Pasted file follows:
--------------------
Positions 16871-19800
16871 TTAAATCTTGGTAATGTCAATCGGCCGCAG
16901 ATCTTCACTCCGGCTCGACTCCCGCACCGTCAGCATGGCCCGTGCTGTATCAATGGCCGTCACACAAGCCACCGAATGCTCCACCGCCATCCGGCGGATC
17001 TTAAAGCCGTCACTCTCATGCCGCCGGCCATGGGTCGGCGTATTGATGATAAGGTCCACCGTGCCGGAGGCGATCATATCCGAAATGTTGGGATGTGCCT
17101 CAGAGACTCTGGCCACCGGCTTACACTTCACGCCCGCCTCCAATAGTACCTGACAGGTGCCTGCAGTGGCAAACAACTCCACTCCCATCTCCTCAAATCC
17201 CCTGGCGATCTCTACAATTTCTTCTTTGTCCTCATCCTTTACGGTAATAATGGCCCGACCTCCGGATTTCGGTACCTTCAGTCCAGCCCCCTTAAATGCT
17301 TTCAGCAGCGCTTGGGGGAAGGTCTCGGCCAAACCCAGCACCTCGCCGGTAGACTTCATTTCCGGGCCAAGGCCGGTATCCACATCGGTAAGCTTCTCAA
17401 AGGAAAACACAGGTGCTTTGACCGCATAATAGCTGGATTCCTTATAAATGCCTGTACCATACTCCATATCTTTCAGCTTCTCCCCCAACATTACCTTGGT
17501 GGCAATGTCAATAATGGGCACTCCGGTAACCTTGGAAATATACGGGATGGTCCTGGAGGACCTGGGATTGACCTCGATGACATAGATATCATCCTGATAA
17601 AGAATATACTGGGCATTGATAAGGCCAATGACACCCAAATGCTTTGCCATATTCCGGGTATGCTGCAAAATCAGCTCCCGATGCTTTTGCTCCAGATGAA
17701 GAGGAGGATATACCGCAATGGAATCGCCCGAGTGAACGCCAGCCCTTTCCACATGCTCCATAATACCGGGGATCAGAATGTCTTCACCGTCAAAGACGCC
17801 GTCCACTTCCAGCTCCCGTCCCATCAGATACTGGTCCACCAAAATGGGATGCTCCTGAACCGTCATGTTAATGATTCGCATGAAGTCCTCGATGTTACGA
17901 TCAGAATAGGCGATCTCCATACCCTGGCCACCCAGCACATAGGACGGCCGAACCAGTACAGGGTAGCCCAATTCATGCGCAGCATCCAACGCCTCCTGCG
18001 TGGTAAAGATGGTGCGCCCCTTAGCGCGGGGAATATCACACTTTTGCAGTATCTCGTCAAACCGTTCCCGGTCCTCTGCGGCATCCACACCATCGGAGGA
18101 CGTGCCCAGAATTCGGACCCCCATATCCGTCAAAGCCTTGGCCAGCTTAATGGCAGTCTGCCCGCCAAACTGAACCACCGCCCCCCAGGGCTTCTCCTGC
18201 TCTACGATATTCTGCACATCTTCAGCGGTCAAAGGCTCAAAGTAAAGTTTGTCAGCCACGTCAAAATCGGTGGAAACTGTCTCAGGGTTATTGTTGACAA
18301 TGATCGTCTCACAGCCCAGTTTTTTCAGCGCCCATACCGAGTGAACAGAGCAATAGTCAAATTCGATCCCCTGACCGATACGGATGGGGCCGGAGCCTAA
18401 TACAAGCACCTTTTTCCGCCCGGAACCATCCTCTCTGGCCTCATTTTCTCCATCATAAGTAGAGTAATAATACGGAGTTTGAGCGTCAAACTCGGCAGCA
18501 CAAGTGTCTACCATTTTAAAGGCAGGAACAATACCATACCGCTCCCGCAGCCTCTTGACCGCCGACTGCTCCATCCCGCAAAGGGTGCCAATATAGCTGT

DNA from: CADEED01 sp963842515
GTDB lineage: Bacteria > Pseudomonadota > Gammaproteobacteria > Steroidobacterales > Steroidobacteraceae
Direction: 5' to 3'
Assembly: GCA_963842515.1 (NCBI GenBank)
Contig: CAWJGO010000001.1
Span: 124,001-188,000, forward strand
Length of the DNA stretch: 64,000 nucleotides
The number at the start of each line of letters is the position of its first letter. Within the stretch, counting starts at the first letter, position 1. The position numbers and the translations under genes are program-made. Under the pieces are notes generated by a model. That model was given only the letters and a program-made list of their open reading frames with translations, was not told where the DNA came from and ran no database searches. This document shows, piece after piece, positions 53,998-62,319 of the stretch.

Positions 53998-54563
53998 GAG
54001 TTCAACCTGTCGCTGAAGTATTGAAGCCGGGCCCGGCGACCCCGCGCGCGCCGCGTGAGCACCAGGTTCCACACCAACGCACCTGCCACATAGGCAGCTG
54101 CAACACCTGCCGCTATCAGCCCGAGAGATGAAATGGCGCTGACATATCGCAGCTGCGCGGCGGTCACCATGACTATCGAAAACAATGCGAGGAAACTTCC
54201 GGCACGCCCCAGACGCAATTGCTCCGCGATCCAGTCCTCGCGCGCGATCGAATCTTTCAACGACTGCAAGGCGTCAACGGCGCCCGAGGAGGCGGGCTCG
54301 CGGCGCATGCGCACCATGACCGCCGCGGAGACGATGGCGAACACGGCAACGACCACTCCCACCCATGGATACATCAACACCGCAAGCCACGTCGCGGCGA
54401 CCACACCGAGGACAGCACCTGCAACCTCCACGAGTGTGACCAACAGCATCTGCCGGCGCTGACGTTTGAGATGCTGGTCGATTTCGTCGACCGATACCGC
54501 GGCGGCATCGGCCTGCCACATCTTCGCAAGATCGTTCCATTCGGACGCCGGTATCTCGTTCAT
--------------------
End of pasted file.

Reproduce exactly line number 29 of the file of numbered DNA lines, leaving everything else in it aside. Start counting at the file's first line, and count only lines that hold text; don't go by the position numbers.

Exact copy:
53998 GAG